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Case Study:


The term "grandfathered" has impacts in zoning and land-use.

It means the use or building structure is no longer allowed by the local zoning code. How does this happen? Often it is a change in the area that prompts the zoning to transition from residential to commercial. Then, existing homes can continue to be there but local zoning wouldn't support building a new house in that location.

Other times, it is a business that is no longer wanted. An example of that is "auto repair" in a retail location. That street may have been geared for a number of commercial uses, including auto repair, but then the local zoning was changed to convert the location to be more "upscale."

A few tips to keep in mind:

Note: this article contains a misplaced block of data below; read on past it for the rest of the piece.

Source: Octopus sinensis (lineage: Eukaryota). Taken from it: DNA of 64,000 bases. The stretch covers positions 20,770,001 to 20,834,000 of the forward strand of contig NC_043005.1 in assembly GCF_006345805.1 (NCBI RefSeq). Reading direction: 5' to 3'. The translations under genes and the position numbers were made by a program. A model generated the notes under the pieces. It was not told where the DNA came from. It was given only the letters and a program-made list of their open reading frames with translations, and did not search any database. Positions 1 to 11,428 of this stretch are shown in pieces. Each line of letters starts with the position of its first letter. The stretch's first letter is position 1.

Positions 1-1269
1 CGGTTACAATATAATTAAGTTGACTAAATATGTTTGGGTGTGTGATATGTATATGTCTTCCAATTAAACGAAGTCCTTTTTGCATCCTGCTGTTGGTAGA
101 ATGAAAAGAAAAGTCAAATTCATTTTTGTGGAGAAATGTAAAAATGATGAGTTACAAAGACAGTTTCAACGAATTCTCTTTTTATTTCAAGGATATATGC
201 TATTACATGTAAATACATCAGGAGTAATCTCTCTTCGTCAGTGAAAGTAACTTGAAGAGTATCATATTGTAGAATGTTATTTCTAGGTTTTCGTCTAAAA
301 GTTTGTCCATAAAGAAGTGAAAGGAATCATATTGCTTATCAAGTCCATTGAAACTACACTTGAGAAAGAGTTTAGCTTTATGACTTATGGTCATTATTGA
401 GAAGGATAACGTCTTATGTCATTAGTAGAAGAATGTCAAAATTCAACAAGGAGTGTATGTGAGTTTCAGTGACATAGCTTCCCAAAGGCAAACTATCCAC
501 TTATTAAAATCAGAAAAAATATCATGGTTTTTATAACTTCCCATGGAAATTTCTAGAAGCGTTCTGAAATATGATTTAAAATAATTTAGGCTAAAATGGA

When a building no longer meets current zoning, it usually can't be substantially upgraded. Example might be an apartment building with more units than allowed. If the plan is to spend significant money for renovations, it pays to learn the exact requirements to meet the city's rules. We've seen rules around a dollar figure, others may be reflects as a percentage of overall value.

When a business no longer meets current zoning, it will be monitored for "continued use" and if it is vacant for more than a specified time period, the city could forbid the business from reopening. If a business has been closed for multiple months, and it is the same type of business planned for that location, be sure to know the rules.

Being prepared and having a plan are key.